The use of data analytics and machine learning might still be at nascent stages in Malaysia, but the benefits could be immense once the technologies are commercialised.
Dr Vala Ali Rohani, the data scientist lead at the Asean Data Analytics eXchange (ADAX), said that the centre, which was established by the Malaysia Digital Economy Corporation (MDEC) would help boost the adoption of data analytics and place Malaysia as a hub in Asean.
One particular project that Vala has been managing is the National Consumer Confidence Predictor (NACOP), a project done by Berkshire Media Sdn Bhd in collaboration with University of Malaya.
The research project aims to create an alternative approach to the traditional questionnaire survey-based framework of measuring consumer confidence.
According to Vala, a team of eight academicians and 25 data professionals collected about 1.2 million pieces of data from social media, which were then cleaned before being analysed by different machine learning algorithms.
He said that the research findings could provide accurate insights into understanding purchasing behaviour and speed up the release of official Consumer Confidence Index figures.
The project is on track for commercialisation in 2018 and has the ability to generate reports on a daily and quarterly basis, unlike traditional reports that are time consuming to prepare.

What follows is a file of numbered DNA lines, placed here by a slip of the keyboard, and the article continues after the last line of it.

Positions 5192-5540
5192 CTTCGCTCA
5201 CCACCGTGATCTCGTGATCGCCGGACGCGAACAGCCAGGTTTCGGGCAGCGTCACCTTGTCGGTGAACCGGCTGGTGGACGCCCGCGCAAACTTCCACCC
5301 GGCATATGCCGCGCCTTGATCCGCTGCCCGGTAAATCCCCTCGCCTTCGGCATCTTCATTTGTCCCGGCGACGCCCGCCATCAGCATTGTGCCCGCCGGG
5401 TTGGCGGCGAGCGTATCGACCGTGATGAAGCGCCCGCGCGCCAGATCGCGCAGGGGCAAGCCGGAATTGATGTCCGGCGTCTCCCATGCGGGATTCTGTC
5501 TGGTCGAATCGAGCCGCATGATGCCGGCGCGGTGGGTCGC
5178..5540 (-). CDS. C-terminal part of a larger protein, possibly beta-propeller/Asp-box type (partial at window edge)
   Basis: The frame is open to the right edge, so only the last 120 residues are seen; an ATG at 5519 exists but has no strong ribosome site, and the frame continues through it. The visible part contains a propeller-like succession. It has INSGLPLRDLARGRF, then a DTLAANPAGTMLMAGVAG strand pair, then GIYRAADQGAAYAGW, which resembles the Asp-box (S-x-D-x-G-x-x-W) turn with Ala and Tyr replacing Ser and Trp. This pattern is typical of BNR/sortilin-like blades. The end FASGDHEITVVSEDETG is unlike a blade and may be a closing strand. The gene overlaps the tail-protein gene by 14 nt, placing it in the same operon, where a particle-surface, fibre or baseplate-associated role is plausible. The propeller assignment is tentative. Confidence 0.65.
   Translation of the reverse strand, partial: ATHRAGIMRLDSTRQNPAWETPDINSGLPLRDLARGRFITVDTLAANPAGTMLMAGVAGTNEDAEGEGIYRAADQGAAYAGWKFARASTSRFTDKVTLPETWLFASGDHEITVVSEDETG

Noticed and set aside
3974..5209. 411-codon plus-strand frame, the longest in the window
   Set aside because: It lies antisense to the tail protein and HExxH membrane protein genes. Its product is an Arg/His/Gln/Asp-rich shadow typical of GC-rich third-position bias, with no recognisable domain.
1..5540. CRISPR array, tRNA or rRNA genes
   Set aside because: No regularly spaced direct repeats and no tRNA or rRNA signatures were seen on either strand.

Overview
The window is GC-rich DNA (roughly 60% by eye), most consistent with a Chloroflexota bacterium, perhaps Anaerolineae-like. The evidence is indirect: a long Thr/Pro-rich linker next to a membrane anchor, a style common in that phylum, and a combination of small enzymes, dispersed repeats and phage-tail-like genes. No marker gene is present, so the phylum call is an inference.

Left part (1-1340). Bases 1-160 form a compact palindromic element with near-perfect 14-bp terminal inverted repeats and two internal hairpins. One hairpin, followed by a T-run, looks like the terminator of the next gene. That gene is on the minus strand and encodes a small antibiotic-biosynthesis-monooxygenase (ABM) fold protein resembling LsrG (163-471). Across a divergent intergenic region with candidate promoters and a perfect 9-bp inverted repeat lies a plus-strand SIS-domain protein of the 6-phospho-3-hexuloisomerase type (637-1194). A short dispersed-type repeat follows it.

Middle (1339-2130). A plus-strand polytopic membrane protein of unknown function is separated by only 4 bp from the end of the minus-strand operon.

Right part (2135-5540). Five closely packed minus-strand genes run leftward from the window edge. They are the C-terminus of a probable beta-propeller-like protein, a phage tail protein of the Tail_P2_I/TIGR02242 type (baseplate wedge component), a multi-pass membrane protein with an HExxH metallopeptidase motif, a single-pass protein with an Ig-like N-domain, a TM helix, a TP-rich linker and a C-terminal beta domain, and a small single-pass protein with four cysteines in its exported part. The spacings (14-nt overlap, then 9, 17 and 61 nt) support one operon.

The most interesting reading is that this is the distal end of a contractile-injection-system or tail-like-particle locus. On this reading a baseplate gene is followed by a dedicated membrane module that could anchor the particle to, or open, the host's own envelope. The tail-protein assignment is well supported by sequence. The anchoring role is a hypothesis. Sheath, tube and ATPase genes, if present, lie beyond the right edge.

Another potential use of data analytics technology is the upcoming Brain City Project, which could be used to improve traffic management in the Klang Valley.
For instance, Vala said that the insights could be use to manage and sync all the traffic lights to smoothen traffic flow and reduce the congestion.
However, the project is still at the early stages of discussion.
Despite all the immense potential that data technologies could bring, Vala also believes that Malaysia still has a long way to go.
“The main challenge that I see in Malaysia is that 90% of the projects here are limited to descriptive analytics.”
Descriptive analytics is the earliest stage of data processing that involves the use of historical data to provide useful insights and prepare the data for further advanced level of analytics.
Another challenge in Malaysia is that companies are just starting to collect data and have yet to start with the analytics process.
“The best way for organisations to approach data analytics is to first find the business problems and pain points. Then only could we have a good idea on what could be improved. Otherwise, it would be just blind decisions based on graphs generated from the data analytics process.”
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